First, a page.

Searching the heavensWe often hear the word faith without fully understanding the context in which it is being used.  This can be quite confusing since there are many shades of meaning within the word.  So let’s explore this a little.

What is the dictionary definition?  The Merriam-Webster Online Dictionary provides us with the following:


Pronunciation: \ˈfāth\
Function: noun
Inflected Form(s): plural faiths\ˈfāths, sometimes ˈfāthz\
Etymology: Middle English feith, from Anglo-French feid, fei, from Latin fides; akin to Latin fidere to trust — more at bide
Date: 13th century

1 a : allegiance to duty or a person : loyalty b (1) : fidelity to one’s promises (2) : sincerity of intentions
2 a (1) : belief and trust in and loyalty to God (2) : belief in the traditional doctrines of a religion b (1) : firm belief in something for which there is no proof (2) : complete trust
3 : something that is believed especially with strong conviction; especially : a system of religious beliefs <the Protestant faith>

faith. (2010). In Merriam-Webster Online Dictionary.

Retrieved January 22, 2010, from

Here we can see several subtle and overlapping meanings to the single word faith.  The first set of meanings (1a and b) deal more with our interpersonal relationships.  The last set (3) deals more with the object of our faith.  What we are interested here at Faith Be the Journey is found in the 2nd set of meanings.  More specifically, 2b although it usually leads to faith as defined in 2a or 3.

For our journey we are going to examine the idea of faith as being a firm belief in something for which there is no proof.  We will not be dealing with faiths (i.e. sets of doctrine and beliefs such as Islam, Christianity, Buddhism, etc. ) although we will see them quite regularly as they are often the starting point and end points of our journey.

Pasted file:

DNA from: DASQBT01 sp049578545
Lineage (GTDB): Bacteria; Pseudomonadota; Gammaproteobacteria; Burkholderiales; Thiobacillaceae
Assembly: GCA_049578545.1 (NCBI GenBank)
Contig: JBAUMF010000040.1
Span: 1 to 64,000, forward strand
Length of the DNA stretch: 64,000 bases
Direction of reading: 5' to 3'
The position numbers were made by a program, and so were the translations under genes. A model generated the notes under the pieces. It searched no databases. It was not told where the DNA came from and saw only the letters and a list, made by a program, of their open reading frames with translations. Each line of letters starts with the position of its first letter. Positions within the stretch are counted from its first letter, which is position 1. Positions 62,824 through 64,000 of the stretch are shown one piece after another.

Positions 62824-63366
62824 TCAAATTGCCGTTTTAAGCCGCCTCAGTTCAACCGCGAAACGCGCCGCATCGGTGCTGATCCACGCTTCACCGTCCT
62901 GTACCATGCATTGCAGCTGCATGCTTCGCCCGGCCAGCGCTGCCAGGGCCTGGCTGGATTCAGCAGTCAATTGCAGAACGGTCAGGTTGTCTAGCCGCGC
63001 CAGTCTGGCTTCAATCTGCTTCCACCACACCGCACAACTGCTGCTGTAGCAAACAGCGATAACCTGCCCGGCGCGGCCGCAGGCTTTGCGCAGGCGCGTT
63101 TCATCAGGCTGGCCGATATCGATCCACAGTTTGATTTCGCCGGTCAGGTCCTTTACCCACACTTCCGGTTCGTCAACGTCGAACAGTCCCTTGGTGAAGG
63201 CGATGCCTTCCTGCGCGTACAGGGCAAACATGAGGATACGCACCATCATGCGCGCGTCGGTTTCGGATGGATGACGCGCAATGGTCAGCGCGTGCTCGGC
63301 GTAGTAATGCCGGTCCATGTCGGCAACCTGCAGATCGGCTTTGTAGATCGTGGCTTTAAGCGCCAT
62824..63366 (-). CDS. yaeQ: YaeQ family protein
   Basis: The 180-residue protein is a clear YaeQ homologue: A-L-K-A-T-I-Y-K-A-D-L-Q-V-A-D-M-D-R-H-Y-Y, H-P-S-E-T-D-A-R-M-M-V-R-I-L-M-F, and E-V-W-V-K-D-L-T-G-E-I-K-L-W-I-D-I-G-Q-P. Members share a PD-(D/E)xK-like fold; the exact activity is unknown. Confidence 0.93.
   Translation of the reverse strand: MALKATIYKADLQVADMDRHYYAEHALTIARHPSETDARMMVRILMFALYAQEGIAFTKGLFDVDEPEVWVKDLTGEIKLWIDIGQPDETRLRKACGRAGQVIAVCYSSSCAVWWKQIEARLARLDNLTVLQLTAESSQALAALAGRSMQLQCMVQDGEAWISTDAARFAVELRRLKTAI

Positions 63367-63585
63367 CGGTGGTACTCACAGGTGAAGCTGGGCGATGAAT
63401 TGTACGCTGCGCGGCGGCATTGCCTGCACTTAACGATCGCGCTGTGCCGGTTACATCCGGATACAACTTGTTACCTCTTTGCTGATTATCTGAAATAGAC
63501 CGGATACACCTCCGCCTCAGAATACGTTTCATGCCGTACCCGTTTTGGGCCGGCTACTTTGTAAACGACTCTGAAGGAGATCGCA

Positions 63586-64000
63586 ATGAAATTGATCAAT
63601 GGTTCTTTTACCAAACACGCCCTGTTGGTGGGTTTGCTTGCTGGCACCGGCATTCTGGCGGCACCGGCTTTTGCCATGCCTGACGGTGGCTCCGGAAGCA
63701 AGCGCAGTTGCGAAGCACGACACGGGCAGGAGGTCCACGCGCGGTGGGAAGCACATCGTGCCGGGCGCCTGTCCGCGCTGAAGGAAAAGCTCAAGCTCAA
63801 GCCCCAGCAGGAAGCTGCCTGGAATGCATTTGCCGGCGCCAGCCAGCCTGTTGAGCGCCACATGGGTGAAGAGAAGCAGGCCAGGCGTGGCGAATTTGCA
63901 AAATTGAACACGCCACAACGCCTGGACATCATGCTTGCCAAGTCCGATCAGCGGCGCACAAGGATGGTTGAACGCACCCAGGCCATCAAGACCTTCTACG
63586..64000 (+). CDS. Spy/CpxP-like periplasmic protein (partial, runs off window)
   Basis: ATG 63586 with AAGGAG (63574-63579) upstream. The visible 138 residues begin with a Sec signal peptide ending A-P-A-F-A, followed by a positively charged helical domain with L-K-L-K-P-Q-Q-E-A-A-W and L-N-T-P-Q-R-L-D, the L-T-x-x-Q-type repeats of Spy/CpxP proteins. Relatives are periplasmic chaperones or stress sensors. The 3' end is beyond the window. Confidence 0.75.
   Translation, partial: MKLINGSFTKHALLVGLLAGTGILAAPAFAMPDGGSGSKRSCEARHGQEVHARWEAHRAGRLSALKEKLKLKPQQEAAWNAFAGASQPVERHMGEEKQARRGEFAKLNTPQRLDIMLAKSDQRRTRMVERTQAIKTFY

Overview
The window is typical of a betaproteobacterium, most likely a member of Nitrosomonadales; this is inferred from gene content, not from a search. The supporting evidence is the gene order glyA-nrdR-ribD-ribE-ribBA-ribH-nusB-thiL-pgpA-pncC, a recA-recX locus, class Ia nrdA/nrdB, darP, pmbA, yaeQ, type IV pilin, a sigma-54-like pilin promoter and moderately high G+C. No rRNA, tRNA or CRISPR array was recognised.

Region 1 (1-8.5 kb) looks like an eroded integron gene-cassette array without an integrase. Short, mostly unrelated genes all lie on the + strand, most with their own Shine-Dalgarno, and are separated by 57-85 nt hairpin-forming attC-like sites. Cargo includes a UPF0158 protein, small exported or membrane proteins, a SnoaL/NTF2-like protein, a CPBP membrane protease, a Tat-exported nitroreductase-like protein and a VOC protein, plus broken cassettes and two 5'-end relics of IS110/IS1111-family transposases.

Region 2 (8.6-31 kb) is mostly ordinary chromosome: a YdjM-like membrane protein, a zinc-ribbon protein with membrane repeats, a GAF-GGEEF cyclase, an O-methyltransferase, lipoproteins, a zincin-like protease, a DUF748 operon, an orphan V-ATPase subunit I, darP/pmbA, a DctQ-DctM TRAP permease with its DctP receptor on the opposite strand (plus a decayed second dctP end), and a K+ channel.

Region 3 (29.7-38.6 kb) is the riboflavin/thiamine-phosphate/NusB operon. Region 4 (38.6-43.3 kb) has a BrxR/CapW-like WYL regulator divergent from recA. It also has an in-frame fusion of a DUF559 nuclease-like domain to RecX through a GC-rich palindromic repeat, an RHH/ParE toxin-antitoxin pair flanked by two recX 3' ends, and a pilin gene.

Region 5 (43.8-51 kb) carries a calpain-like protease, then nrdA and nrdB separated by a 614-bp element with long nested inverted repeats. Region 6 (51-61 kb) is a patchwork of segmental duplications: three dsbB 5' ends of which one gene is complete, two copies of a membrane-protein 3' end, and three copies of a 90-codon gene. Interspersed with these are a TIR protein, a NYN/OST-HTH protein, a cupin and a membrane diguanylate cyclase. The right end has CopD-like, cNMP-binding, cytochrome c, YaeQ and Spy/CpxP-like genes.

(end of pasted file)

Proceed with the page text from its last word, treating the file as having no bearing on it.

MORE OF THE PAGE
What stands out for me in this definition are the expressions firm belief and no proof.  These are the crux of faith, at least for our purposes here.  We’ll talk soon about the conflict that arises between faith and reason since the latter struggles with the idea of “no proof”.  Yet faith is defined based on the lack of proof.  In fact, we’ll see that the most important issues of faith revolve around those that cannot be proven in a rational way.

I want to explore how our faith shapes who we are, what we do and how we relate to one another.  We’ll also look at how our faith grows or atrophies as we use it, challenge it and feed it.  I want to see how personal faith changes and grows in relation to the established faiths.

I’ve recently started attending a Truth Project seminar at my church.  This is a series of video recording that looks at the basics of the Christian faith (there is a type 3 use of the word).  [For those of you who are interested in exploring the Christian faith, I would highly recommend this series.]

At the end of session one, a question that was left for us to ponder, and as it relates deeply to the concept of faith in general, I will leave it for you to ponder as well:

Do you really believe that what you believe is really real?

Image based on the image Faith by asifthebes at Stock.xchng